By Amanda Panacci
It began with an aerial shot of a wheat field. The September 24 lead story on CBC’s The National recounted the horrific murder of three Aboriginal boys near Pefferlaw, Ontario, more than five decades ago. But the brief, beautiful opening visual was noteworthy because it was the first shot aired from CBC’s pilot drone journalism project. Manager of technical services Carl Swanston and resource producer David Kovacs have navigated through a lot of bureaucracy to get to this point. They chalk the drone’s premiere up to progress, knowing the device will soon offer much more.
Swanston’s excitement about drones is striking as he launches into the story of the Costa Concordia. The Italian cruise ship struck a reef off the island of Giglio in January 2012 and capsized, killing 32 people. When CBC’s the fifth estate investigated, the reporters relied on video footage from passenger smartphones. “Had we had a drone, could you imagine going into that harbour?” Swanston asks Kovacs. They would launch the drone from the shore and hover it over the ship to give viewers a look at the devastation inside. “It would’ve changed that show completely.”
Designed for military operations, Unmanned Aerial Vehicles (UAVs) also work for anything from mundane tasks—delivering pizza or dry cleaning, for example—to commercial surveillance of farmland. Journalists around the world are reimagining the limits of storytelling by using drones as a visual tool. The machines cover protests without compromising the safety of reporters and fly at low levels and into tight spaces that helicopters cannot reach. But drone journalism pits new technology against the public’s fear of being watched. The worry is that journalists will use drones to search out stories and compromise the privacy and safety of citizens.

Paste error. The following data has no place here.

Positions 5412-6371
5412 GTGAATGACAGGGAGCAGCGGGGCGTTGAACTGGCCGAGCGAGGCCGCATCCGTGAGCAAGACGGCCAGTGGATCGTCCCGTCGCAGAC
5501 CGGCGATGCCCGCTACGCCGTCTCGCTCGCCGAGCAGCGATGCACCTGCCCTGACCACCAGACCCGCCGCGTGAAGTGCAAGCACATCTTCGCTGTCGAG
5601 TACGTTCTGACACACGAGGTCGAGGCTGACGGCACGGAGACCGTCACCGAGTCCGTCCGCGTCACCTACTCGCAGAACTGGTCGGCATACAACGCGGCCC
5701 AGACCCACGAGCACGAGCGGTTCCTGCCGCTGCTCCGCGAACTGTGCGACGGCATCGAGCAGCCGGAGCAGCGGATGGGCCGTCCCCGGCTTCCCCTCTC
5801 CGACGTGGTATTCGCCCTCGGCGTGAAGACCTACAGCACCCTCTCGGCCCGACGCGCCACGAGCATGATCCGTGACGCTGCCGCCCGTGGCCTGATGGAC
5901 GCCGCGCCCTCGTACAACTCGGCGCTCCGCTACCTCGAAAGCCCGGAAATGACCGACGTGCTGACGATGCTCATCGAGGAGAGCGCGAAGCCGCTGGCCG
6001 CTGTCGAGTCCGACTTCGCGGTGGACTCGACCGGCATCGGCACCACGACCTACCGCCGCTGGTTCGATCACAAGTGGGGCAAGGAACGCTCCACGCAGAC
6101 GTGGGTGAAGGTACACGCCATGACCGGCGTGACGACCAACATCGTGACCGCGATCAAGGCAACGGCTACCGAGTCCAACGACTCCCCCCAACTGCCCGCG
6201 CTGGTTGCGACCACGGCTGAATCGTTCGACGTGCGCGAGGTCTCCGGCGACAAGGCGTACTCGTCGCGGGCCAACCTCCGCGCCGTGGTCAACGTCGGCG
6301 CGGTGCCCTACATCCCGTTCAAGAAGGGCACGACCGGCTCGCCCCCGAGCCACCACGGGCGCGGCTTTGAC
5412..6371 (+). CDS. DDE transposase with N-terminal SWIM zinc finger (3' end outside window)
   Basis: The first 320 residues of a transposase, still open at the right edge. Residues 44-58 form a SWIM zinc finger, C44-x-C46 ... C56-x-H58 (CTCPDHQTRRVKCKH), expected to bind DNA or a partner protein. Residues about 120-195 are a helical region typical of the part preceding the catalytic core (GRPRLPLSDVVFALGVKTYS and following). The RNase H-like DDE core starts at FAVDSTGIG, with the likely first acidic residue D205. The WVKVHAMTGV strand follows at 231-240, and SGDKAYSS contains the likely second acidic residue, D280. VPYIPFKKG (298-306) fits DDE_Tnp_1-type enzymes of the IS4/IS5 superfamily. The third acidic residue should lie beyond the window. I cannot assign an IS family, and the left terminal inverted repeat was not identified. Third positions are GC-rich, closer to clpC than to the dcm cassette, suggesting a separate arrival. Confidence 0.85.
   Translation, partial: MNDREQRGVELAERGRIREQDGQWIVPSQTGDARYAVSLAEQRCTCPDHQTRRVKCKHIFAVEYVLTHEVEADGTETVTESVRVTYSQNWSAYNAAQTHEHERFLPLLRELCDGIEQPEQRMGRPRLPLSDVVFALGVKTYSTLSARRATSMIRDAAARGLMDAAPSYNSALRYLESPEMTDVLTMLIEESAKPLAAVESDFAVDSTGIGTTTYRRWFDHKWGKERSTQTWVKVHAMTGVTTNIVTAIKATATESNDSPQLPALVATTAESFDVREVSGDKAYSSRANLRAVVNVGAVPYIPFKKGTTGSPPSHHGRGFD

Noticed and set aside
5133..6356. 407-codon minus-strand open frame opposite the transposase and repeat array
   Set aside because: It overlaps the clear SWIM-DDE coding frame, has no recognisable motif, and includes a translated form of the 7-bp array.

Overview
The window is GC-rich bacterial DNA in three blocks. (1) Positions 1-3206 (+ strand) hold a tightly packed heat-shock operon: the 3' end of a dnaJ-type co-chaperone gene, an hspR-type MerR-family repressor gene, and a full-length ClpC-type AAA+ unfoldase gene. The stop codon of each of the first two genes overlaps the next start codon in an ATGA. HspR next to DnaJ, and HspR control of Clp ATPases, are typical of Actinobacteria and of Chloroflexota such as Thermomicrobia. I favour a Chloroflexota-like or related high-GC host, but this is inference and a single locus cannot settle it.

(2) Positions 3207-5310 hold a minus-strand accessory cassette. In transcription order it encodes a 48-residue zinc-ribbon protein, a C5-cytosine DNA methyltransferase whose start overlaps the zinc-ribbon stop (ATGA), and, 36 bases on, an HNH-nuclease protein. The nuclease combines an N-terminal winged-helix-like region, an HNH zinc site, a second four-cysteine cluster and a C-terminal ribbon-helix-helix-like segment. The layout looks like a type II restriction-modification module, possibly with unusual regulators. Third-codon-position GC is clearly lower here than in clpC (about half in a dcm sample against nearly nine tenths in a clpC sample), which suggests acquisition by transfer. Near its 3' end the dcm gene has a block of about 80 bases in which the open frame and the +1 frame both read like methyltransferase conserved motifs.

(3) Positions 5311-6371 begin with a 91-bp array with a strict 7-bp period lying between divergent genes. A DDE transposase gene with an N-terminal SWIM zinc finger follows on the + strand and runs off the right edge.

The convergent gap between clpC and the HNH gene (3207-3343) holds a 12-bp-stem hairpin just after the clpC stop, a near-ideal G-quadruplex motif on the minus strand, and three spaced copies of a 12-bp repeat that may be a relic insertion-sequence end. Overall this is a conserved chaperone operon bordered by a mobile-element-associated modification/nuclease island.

Classified as aircrafts, drones fall under Transport Canada regulations and require a Special Flight Operating Certificate (SFOC) for commercial operations, with some new exemptions added recently. Transport Canada, which issued 945 certificates in 2013, has seen a spike in SFOC applications. With the numbers steadily rising, Matt Schroyer, a journalist in Oklahoma and founder of the Professional Society of Drone Journalists, cites safety as an immediate concern. The technology is still developing, so there is always the possibility that a drone could lose control, drop out of the sky and smack a civilian in the head. When it comes to using drones for reporting, Schroyer says, an operator should be an experienced commercial pilot, or at the very least, possess technical knowledge of the device.
As of November 26, an exception has been made permitting commercial entities—including news organizations such as CBC—to forego the detailed SFOC application for drones weighing two kilograms or less. Since the certificate takes a minimum of 20 working days to process, flying a two-kilogram drone, such as the DJI Phantom 2 Vision, may seem like a journalist’s best option. But opinion remains divided on whether the regulations will offer much help for reporters covering breaking news. Ian Hannah, owner of the aerial photography business Avrobotics, says journalists would still need to be at least 9.26 kilometres away from an airport, creating problems for news organizations in urban settings. He adds that it’s a good sign that Transport Canada is slowly making changes to its regulations, but it may not be enough to be worth journalists’ extra time and effort.